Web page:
This is either one of those things you may never have to use, or you come across a requirement and realize this is exactly what you need and just didn’t know what it was called. I fell into the latter category when I needed to programmatically refresh images in my media library that were cached in my company’s content delivery syndicator – Akamai. Thankfully, @AlexShyba pointed me in the right direction.
Clear external image/CDN cache when a media item gets published.
The PublishProcessor object is located in the Sitecore.Publishing.Pipelines.Publish namespace. We will need to inherit from this object to your own class and override the Process(PublishContext) method with our own custom functionality.
The PublishContext that’s passed in by Sitecore’s publishing processor has a list of items being published. All we have to do is iterate through the list and use the Sitecore Item’s Path.IsMediaItem property to determine if it’s a media library item or not. If it is, we just pass it or its full path to a custom method and use whatever API is provided by your CDN of choice to force refresh on it.
[UPDATE 7/13/2010]: Jesper Ravnsgaard, the product manager for Sitecore Azure, was kind enough to point out some corrections. They are below in blue next to the crossed-out text.
This post will cover the prerequisites and getting out the gate with Sitecore Azure. If you haven’t yet received your Azure account credentials, check my previous post.
Also, there are two things to bear in mind.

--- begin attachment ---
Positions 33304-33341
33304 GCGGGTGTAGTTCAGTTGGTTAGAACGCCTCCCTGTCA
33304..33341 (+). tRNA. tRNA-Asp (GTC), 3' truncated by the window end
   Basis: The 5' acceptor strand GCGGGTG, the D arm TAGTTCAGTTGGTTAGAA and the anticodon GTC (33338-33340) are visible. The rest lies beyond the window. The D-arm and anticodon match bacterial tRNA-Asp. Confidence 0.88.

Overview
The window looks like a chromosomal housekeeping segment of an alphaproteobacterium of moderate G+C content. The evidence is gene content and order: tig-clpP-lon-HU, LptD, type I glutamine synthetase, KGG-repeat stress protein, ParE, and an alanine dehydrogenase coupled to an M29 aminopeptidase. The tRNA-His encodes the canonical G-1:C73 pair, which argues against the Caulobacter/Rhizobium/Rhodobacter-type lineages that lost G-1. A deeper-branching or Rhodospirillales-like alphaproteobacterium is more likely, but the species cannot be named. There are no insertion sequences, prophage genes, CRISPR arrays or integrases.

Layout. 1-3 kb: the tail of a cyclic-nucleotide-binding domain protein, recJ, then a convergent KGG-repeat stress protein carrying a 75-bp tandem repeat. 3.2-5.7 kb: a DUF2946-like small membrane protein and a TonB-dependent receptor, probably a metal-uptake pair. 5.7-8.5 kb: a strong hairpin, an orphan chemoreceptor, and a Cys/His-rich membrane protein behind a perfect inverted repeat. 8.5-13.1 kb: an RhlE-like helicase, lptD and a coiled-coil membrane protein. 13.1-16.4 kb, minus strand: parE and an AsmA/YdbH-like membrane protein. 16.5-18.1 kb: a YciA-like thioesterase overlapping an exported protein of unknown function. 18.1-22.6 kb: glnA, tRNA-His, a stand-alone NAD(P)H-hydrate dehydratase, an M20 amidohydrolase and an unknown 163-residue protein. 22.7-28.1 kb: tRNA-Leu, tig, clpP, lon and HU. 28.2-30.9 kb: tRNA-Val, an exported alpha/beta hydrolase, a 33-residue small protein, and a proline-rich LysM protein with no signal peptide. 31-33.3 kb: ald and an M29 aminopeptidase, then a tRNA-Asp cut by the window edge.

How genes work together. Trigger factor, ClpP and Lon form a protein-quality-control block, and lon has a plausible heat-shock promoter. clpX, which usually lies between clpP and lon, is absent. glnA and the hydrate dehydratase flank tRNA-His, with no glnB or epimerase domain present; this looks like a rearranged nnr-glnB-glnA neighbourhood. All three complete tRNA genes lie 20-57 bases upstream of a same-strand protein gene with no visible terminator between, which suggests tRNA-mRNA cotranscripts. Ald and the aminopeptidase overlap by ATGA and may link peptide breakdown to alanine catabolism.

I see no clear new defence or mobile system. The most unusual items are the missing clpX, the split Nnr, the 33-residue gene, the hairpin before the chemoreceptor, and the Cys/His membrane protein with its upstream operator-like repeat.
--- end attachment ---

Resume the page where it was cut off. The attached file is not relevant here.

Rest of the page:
1) Sitecore Azure is its beginning developmental stages, so while it may work in most common scenarios, it will not work in all (see known issues below).
2) I am also new to Azure development, especially Sitecore Azure, so this is as much a learning experience for me as it is for you. If I stumble on anything contradictory in future posts, I will be sure to update any incorrect details.
Sitecore comes stocked with a custom caching mechanism in its Sitecore.Caching namespace. Unfortunately, there is not much documentation on it, but this post will hopefully shed some light on this mysterious, yet useful object known as CustomCache.
To implement, you will need 3 things:
- Your own CustomCache class
- A CacheManager class
- The code that will be using the cache
Your own Custom Cache class
Because Sitecore.Caching.CustomCache is an abstract class, you cannot directly instantiate it, but you can inherit from it.
My team and I just deployed a high-profile, albeit small website for one of our brands. This article will give you an inside look at each step of this real world project, which you may not necessarily be able to find in a WROX publishing book. I will cover the project framework, overall design strategy, and working with Sitecore. In a cross-post, one of my teammates, @kaidez [http://www.kaidez.com], go into the detail of front-end code and some of the invaluable tools that simplified the general development of this project.
For our framework, we chose SCRUM. In a 4-person web team, all sitting within reach of each other, we have found that over the years, this works best for us. The designers know what the developers are doing and vice versa. Like SCRUM, we are fast and efficient. In fact, I am very proud of my team. As a 4-person standalone web design shop, I think we’d do rather well, assuming we wouldn’t have to pay for our own healthcare.